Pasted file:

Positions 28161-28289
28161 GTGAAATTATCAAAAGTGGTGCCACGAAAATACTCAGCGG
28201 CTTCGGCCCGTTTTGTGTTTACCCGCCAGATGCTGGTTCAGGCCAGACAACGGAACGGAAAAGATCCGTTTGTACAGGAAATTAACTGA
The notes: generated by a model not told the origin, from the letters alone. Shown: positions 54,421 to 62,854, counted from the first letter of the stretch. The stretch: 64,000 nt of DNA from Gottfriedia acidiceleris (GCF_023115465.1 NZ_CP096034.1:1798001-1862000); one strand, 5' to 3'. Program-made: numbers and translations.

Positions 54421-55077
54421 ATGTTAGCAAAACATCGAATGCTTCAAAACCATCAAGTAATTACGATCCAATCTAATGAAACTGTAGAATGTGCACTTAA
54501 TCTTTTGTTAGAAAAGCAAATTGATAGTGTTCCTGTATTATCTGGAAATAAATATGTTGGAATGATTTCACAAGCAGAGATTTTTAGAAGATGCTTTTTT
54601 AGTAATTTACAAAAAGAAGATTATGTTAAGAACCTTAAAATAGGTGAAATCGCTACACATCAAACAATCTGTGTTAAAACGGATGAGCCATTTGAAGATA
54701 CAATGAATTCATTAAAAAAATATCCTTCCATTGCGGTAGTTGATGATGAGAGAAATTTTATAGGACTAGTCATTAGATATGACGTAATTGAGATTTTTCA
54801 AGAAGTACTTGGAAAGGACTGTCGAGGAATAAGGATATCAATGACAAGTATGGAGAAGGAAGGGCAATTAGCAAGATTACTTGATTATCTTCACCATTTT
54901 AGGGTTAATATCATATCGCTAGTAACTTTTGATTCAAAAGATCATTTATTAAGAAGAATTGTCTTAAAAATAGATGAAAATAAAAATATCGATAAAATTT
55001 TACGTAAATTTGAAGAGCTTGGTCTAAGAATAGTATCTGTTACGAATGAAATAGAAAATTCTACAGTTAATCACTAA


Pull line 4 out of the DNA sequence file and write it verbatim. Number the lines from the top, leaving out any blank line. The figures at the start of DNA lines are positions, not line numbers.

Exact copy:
The notes: generated by a model not told the origin, from the letters alone. Shown: positions 54,421 to 62,854, counted from the first letter of the stretch. The stretch: 64,000 nt of DNA from Gottfriedia acidiceleris (GCF_023115465.1 NZ_CP096034.1:1798001-1862000); one strand, 5' to 3'. Program-made: numbers and translations.